Archaeologists from the University of South Carolina will pull three cast iron Civil War cannons from the bottom of the Great Pee Dee river Tuesday.
In 2009, the university team began its search for the 150-foot Confederate gunboat and the cannons, which were scuttled when Sherman’s Union troops advanced northward.
The cannons came from the gunboat CSS Pee Dee, and Confederate forces reportedly dumped the weapons in the river and set the boat on fire in 1865 to keep it from falling into the hands of Union forces under General William Sherman.
“These guns are in remarkable, pristine condition”, state archaeologist Jonathan Leader said in a telephone interview after the recovery operation.
The heaviest of the three cannons weighed 15,000 pounds. That is the same lab where the Civil War-era CSS Hunley – the first submarine to sink a ship in combat – is being restored. 301 at the site of a former Confederate Naval Yard.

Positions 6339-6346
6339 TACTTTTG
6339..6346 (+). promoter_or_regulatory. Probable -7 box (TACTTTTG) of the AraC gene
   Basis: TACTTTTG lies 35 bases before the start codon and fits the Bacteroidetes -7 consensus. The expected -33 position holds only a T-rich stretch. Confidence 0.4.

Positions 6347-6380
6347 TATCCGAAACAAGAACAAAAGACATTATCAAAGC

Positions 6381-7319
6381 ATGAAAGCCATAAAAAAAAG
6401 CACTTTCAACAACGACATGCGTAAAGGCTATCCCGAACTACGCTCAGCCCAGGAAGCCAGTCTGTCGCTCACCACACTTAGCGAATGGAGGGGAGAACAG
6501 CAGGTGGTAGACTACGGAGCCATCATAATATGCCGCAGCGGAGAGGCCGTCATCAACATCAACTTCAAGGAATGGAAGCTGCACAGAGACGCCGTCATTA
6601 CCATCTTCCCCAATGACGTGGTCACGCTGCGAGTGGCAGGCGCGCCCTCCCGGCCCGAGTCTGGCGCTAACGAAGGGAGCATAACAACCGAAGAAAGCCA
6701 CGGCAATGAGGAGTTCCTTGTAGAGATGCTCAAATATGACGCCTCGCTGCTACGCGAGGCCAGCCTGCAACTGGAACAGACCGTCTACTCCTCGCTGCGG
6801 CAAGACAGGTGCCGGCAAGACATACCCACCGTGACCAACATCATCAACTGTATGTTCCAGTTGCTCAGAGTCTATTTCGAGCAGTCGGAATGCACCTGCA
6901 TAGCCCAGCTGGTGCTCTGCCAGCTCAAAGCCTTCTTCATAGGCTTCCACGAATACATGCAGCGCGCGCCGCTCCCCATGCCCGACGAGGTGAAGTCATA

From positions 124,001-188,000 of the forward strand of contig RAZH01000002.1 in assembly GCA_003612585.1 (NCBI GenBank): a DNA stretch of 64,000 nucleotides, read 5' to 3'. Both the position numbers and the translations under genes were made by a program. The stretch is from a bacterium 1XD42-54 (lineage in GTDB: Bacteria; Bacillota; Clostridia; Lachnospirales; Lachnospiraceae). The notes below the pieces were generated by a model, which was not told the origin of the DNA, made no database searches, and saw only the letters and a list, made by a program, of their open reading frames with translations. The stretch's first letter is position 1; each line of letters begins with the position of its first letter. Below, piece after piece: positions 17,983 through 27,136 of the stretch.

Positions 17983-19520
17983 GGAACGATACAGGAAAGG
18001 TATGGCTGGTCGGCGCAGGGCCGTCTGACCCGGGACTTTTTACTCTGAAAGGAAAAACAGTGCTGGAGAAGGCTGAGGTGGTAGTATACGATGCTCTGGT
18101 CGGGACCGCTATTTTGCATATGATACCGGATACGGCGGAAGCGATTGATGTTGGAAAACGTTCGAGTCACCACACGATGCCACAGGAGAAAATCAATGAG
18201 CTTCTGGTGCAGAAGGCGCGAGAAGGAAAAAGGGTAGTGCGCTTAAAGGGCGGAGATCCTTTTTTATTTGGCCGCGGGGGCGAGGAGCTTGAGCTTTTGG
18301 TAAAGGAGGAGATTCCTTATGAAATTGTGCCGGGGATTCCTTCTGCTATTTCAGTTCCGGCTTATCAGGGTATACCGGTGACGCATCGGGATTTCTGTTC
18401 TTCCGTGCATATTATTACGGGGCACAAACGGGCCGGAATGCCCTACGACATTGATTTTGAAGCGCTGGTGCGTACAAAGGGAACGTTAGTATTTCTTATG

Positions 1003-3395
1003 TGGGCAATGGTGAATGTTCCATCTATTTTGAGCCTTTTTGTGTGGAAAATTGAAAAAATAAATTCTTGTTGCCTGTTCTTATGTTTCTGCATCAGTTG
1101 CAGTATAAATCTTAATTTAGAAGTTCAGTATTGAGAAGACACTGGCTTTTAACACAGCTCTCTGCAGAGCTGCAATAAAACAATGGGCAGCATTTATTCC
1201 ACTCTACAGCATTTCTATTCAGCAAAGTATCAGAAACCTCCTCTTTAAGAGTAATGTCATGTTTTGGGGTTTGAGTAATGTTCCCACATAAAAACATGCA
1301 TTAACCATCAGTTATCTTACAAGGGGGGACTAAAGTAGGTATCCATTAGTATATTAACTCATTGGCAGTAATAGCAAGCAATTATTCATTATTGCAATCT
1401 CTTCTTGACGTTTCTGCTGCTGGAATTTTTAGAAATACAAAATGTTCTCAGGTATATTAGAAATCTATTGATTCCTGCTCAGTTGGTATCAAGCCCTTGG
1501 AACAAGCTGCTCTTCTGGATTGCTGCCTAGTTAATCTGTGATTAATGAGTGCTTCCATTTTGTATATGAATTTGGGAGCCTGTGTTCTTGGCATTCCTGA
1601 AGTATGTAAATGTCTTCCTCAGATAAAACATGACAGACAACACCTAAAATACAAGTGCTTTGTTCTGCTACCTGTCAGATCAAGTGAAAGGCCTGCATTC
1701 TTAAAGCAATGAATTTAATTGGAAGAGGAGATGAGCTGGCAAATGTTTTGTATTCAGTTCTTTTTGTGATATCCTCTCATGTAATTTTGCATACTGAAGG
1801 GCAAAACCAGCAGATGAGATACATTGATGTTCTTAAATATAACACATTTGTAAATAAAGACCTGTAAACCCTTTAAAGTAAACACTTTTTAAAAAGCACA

State underwater archaeologist James Spirek said the cannon range in length from 9 to 12 feet.
One of the cannons, known as a smoothbore Dahlgren, was forged in Pennsylvania.
Archaeologist Jon Leader and USC students were working along the banks and fields near the river and excavated artifacts from the Confederate Mars Bluff Navy Yard. They were built on inland waterways so they could construct gunboats, yet be protected from the forces of the Union blockade. Their efforts were greatly facilitated by earlier work conducted at the site, particularly by a private research group, the CSS Pee Dee Research and Recovery Team, operating under an archaeological license issued by SCIAA in the late 1990s.
The project was funded in part by a grant more than $200,000 from the Drs.